NOR And OR

When should nor be used and when or? If a neither or an either comes first there is no difficulty ; neither is always followed by nor and either by or. There can be no doubt that it is wrong to write "The existing position satisfies neither the psychologist, the judge, or the public". It should have been "neither the psychologist, nor the judge, nor the public". But when the initial negative is a simple not or no, it is often a puzzling question whether nor or or should follow. Logically it depends on whether the sentence is so framed that the initial negative runs on into the second part of it or is exhausted in the first; practically it may be of little importance which answer you give, for the meaning will be clear.

He did not think that the Bill would be introduced this month, nor indeed before the recess.

"He did not think" affects every thing that follows that. Logically therefore nor produces a double negative, as though one were to say "he didn't think it wouldn't be introduced before the recess".

The blame for this disorder does not rest with Parliament, or with the bishops, or with the parish priests. Our real weakness is the failure of the ordinary man.

Here the negative phrase "does not rest" is carried right through the sentence, and applies to the bishops and the parish priests as much as to Parliament. There is no need to repeat the negative, and or is logically right. But nor is so often used in such a construction that it would be pedantic to condemn it: if logical defence is needed one might say that "did he think it would be introduced" in the first example, and "does it rest" in the second were understood as repeated after nor. But if the framework of the sentence is changed to:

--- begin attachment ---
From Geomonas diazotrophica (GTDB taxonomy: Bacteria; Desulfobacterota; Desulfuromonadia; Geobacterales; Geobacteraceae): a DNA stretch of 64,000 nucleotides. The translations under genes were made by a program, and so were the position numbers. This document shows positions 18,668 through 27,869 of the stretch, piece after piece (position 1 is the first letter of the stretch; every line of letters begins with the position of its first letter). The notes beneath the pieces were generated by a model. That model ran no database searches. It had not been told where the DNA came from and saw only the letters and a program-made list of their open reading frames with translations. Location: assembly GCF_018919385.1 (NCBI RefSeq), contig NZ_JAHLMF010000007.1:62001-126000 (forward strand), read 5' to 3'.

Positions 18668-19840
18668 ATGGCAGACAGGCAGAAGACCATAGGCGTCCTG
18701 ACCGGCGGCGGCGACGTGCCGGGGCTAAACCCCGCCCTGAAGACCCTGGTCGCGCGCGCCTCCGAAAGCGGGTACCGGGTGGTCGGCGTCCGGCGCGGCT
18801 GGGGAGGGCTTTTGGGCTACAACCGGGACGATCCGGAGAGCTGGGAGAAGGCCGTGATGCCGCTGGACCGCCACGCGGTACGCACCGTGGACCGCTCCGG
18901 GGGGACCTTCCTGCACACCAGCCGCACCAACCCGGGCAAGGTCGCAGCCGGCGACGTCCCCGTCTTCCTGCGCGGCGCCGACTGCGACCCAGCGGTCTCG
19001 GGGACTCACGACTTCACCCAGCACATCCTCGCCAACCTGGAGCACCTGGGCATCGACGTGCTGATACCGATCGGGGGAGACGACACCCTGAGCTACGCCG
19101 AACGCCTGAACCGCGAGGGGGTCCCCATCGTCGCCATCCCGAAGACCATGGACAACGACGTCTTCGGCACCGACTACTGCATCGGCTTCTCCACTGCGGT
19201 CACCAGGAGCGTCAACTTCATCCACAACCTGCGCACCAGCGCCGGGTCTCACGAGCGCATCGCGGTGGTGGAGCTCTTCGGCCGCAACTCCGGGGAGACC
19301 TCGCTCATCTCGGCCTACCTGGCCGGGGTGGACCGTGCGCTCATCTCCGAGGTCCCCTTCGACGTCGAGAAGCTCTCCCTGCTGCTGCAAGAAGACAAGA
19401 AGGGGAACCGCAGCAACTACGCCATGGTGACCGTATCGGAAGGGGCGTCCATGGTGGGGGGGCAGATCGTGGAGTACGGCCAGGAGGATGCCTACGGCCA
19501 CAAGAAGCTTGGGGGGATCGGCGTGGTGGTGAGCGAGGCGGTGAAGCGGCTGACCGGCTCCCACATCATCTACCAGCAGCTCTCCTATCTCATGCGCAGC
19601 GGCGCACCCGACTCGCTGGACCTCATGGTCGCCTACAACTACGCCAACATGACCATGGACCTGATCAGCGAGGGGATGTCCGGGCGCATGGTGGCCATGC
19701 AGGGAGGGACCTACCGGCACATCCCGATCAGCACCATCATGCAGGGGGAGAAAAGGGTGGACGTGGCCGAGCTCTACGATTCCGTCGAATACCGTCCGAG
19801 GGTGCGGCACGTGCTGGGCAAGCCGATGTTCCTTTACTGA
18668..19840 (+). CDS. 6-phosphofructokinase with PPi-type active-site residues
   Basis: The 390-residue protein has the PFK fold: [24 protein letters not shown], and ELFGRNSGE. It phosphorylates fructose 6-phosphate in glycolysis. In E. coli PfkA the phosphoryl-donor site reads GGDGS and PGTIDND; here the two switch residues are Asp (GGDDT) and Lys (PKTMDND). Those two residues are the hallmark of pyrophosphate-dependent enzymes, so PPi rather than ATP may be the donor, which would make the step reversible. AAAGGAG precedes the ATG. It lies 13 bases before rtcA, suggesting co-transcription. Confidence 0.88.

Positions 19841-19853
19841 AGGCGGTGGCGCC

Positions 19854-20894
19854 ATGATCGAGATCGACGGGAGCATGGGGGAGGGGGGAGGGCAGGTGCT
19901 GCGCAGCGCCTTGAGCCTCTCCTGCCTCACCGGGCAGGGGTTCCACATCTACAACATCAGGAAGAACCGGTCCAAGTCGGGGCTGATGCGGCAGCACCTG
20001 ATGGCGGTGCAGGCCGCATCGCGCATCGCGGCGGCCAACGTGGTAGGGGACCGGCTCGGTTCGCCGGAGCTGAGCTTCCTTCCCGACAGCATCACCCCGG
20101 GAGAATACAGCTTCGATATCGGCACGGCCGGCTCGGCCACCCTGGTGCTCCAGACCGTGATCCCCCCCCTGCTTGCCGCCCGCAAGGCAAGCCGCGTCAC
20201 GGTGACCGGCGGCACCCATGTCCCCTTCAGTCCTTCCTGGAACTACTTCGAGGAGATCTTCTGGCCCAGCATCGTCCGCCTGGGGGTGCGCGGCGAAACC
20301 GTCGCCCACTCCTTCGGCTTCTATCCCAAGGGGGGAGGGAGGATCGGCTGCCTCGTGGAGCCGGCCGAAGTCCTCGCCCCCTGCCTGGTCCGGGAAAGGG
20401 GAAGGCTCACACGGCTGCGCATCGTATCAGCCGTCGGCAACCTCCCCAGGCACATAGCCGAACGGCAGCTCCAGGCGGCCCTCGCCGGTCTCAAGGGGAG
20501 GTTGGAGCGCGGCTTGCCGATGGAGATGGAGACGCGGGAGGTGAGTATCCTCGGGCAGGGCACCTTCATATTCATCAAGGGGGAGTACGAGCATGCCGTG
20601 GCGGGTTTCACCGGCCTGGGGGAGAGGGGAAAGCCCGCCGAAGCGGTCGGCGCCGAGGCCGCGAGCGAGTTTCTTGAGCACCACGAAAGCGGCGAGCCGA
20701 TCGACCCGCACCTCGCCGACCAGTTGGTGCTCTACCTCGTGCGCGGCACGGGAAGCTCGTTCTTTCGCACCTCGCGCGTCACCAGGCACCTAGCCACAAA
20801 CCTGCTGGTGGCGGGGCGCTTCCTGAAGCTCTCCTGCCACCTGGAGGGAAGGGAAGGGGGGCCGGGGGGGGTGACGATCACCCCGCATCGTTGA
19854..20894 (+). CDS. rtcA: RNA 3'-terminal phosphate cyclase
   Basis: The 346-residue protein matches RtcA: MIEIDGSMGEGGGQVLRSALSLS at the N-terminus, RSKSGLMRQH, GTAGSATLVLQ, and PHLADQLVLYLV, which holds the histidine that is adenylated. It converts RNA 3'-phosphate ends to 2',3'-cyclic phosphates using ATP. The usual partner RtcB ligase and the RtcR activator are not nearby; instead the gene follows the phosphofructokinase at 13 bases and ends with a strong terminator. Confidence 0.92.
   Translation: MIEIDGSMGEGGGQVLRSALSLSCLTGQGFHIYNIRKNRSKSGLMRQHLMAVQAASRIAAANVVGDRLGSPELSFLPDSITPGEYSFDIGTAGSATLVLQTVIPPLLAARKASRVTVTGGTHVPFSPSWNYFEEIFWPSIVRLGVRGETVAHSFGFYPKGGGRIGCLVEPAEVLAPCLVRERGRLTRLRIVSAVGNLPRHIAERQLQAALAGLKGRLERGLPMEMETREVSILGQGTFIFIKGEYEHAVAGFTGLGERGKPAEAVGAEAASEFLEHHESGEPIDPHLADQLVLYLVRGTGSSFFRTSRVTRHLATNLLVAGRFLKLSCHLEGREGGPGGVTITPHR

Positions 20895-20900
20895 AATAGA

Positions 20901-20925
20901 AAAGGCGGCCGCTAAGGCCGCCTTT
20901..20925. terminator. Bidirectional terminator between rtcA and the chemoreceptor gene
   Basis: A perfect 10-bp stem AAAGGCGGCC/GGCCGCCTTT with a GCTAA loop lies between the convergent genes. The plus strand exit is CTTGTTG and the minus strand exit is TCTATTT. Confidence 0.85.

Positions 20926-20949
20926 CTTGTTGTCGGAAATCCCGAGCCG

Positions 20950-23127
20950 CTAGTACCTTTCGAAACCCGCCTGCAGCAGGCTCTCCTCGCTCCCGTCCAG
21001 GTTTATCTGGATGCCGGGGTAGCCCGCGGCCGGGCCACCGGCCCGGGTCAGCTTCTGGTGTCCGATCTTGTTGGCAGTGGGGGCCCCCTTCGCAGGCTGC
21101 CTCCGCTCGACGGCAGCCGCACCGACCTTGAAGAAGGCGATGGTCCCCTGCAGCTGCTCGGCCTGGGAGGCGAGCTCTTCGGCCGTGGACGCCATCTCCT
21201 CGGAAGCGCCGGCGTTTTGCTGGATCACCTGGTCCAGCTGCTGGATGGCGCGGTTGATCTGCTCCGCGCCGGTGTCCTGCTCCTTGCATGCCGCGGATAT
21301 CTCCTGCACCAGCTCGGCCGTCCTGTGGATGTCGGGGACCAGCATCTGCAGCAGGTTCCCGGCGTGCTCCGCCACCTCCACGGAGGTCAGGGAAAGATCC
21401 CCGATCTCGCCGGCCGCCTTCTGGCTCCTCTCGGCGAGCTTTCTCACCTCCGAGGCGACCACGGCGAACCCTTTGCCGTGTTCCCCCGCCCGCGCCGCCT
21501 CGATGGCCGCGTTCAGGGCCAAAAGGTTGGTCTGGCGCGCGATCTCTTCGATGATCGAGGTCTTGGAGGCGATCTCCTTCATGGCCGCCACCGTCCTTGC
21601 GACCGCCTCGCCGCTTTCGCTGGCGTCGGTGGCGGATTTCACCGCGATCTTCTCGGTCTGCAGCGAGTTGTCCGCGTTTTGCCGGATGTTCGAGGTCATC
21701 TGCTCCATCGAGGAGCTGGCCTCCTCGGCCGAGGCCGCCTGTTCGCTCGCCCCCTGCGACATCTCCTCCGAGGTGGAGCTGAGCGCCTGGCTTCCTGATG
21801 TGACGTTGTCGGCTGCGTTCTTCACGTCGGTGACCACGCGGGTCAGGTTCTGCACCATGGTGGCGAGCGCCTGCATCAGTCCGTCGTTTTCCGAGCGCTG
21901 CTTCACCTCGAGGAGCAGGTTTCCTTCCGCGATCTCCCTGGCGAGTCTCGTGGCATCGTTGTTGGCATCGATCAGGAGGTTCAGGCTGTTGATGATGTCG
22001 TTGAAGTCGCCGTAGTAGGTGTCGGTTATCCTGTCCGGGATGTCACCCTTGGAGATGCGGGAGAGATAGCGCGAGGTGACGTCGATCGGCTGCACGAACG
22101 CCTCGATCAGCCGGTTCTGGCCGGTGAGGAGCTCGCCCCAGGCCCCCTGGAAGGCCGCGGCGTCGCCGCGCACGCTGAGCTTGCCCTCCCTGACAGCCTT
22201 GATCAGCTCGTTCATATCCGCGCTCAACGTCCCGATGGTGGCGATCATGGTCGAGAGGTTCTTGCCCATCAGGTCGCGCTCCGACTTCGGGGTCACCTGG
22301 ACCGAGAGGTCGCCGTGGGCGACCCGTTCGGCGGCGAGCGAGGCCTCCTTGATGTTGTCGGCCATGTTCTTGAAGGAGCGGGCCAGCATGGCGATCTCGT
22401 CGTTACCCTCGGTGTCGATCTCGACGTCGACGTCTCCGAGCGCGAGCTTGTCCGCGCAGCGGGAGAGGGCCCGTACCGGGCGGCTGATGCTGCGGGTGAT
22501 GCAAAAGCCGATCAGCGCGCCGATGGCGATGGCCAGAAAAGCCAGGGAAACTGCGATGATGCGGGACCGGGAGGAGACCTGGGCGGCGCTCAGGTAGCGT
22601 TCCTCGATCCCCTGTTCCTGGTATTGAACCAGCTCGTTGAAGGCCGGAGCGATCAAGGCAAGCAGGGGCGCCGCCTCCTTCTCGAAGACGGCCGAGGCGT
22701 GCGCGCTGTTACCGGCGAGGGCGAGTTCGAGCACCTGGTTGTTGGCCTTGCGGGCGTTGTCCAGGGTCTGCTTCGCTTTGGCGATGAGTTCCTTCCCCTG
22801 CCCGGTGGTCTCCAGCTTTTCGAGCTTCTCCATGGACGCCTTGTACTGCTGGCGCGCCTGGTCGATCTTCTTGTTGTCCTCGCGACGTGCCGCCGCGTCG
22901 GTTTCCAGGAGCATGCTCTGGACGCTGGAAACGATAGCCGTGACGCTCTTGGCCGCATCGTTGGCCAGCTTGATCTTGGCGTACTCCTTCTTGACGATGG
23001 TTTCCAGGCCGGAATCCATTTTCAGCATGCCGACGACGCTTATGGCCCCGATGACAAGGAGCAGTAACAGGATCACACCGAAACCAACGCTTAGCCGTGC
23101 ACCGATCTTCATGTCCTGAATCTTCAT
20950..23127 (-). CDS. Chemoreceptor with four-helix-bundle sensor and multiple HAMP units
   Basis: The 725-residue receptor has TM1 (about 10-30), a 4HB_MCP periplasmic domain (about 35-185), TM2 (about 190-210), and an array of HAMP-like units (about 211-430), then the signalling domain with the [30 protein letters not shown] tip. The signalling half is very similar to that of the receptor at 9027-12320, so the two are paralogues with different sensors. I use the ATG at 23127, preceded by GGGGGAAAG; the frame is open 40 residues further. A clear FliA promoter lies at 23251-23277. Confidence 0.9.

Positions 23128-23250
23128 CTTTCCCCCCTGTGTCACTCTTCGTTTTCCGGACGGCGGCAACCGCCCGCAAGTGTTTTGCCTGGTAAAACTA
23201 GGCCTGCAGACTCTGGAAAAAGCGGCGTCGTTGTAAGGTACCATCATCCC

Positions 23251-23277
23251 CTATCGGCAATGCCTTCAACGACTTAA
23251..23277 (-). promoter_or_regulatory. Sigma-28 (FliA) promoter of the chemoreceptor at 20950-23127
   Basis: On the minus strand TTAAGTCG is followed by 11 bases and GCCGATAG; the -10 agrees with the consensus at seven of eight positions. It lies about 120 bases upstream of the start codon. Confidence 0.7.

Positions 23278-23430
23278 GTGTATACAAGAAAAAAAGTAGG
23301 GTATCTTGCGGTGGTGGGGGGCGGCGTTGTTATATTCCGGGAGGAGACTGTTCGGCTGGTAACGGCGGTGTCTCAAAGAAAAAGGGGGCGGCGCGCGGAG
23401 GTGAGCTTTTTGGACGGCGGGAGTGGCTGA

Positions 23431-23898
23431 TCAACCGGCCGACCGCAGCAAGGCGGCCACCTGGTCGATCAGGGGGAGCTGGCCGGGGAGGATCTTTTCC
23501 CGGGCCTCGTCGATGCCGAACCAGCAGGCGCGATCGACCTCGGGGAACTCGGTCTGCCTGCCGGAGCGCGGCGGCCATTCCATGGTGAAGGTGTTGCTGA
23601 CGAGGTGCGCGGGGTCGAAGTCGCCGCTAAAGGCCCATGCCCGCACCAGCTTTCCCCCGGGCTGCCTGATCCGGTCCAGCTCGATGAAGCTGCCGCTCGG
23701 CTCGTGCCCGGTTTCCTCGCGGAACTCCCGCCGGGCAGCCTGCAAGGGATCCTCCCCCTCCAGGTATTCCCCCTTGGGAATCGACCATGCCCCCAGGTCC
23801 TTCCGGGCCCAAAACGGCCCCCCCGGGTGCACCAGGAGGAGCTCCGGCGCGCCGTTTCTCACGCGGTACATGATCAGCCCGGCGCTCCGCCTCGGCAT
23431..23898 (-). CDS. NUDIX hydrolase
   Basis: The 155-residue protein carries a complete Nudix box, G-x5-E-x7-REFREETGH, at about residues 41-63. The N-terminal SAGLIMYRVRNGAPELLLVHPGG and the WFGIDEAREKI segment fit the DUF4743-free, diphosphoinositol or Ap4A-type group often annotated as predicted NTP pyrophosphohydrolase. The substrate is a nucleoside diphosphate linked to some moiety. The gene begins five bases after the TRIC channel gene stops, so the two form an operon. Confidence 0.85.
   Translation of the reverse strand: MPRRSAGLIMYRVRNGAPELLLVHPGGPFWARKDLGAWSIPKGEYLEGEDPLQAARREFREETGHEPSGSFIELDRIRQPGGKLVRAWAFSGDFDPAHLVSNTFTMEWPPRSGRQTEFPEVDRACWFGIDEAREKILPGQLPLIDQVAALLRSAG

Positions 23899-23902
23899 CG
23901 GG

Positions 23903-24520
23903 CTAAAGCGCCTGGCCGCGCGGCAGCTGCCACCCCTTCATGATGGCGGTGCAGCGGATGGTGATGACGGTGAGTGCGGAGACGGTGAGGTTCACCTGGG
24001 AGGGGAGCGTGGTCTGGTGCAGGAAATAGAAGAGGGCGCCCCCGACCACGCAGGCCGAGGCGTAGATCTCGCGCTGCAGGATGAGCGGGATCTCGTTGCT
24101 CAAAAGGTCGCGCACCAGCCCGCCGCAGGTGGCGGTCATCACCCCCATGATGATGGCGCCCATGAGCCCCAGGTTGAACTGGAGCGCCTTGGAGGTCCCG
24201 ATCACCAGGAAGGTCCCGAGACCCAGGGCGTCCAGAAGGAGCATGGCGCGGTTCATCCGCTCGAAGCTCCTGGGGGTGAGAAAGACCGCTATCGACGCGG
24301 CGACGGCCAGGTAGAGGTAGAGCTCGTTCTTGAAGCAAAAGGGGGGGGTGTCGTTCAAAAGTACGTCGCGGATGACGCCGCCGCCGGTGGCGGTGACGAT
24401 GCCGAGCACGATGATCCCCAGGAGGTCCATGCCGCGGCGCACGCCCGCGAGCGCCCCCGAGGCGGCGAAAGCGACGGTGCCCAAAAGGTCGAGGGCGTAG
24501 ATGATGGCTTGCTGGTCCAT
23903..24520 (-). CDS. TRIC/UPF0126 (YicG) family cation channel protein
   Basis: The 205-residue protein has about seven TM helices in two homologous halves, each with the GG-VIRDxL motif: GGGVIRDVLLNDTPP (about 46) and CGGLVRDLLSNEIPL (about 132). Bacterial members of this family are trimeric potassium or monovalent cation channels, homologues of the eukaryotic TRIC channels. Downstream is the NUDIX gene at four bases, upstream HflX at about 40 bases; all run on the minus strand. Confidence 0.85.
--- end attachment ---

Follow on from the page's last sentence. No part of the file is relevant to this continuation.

The blame for this disorder rests not with Parliament nor with the bishops, nor with the parish priests, but with the ordinary man,

it is a positive verb (rests) that runs through the sentence; the original negative (not) is attached not to the verb but to Parliament, and exhausts itself in exonerating Parliament. The negative must be repeated, and nor is rightly used.
« Grammar » « Guide » « ABC of Plain Words » « Use Of English » « Library » « Home »